By John Keeling
At Lakeside we see more than two dozen species of flycatchers. Most of them are not brightly colored, and usually the sexes have similar plumage. The vermilion flycatcher, however, is different – the male has a startlingly bright scarlet head and breast, while the female is quite plain with a streaked whitish breast and a hint of pink in the vent area. They are the size of a sparrow, only six inches long.
This is a local resident species common here and throughout Mexico. It has a wide range of occurrence, being found from Texas and New Mexico in the north to Argentina in the southern hemisphere, and also on the Galapagos Islands. In the extreme northerly and southerly parts of the range, the birds tend to migrate to warmer latitudes in the winter.
It is adaptable to open forests, dry scrub areas and deserts, but really enjoys farmlands and gardens. Once you get to recognize this brightly colored flycatcher, you will notice it everywhere you go on the lakeshore.
Typically you will see this bird at the exposed end of a high branch of a tree or bush, waiting patiently for insects to fly by. Then suddenly, it will take off in pursuit, intercepting an insect or chasing it until it is snapped-up in the beak, and subsequently looping back to the starting point or to another observation post nearby. Occasionally it will drop down to the ground to catch insects. The food list includes dragonflies, beetles, crickets, flies, termites and spiders.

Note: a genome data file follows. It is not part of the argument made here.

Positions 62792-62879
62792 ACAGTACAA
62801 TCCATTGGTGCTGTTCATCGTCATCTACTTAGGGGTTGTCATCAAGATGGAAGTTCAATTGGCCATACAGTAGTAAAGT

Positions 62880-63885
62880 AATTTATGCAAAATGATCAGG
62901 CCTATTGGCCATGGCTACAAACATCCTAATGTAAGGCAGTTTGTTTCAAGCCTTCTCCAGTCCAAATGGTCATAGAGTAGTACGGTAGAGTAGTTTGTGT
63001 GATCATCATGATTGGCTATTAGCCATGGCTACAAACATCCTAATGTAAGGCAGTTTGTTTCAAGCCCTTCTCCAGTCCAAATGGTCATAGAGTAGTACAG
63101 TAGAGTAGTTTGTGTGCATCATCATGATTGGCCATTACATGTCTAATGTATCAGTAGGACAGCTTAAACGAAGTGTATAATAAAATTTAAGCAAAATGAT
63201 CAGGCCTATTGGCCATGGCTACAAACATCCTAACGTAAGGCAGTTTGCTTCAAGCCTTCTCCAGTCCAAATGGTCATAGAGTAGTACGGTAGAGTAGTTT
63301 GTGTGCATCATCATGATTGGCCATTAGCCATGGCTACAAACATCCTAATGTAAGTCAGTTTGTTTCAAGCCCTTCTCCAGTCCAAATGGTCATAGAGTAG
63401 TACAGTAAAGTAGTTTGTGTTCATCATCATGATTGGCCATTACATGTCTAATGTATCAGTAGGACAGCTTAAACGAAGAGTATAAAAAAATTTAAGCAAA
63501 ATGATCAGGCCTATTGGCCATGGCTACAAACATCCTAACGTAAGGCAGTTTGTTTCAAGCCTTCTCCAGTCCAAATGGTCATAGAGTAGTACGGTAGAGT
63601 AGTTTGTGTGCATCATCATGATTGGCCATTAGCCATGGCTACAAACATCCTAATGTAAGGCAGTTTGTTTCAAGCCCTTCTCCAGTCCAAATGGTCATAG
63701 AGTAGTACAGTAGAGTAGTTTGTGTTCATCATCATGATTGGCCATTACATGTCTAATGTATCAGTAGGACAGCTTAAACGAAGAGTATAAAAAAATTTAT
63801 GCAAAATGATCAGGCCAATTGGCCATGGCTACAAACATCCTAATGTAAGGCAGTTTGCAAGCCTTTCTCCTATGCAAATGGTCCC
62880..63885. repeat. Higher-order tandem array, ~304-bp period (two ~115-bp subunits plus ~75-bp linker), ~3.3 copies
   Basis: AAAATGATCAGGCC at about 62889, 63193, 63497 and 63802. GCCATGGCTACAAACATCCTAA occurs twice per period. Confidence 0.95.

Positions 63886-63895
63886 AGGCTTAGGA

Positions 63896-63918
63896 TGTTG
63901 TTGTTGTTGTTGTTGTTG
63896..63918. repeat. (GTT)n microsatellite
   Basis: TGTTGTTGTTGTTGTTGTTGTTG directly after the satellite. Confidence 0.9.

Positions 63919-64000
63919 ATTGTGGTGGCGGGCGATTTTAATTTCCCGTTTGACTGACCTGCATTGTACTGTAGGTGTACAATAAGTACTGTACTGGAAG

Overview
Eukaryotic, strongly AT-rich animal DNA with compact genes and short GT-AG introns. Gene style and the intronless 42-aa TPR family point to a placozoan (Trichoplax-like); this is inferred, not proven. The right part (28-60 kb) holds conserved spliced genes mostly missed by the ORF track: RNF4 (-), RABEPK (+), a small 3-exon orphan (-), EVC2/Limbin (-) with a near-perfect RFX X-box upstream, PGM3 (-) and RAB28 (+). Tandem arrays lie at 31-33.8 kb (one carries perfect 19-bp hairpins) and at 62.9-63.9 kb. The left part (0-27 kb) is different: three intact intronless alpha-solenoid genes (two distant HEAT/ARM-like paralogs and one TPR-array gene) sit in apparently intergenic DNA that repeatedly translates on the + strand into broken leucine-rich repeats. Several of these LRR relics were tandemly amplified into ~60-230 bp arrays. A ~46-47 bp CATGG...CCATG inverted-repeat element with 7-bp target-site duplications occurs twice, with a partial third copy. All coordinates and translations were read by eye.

In late March the male establishes and starts to defend a territory. He performs aerial displays to impress a female, as well as bringing her insects. When she is ready, he takes her on a tour of the best locations for a nest in his territory, crouching and shaking in each potential nest position. She builds the nest in a chosen location, usually in the horizontal fork of a small branch. The nest is a loosely-built shallow cup of plant stems and similar materials held together with spider’s web, and lined with feathers.
Both male and female will actively chase away other birds of the same size that come near the nest, but will slink away if a larger bird appears.
She lays three eggs, which are cream colored with dark-brown blotches on the big end. She sits on the eggs for 13 days during which time the male feeds her with a steady supply of insects. After the chicks hatch both parents are kept busy for a month, feeding the young in the nest for two weeks until they can fly, and also for another week or two while they just sit around on branches waiting to be fed until they are strong enough to catch their own food.
By mid-May it is time for the same pair to start the whole mating and nesting process one more time. They certainly keep busy.
John Keeling and his wife lead the ‘Lake Chapala Birding Club’ which is a group of people interested in birds. To receive notices of bird walks etc., leave your e-mail address at avesajijic.com.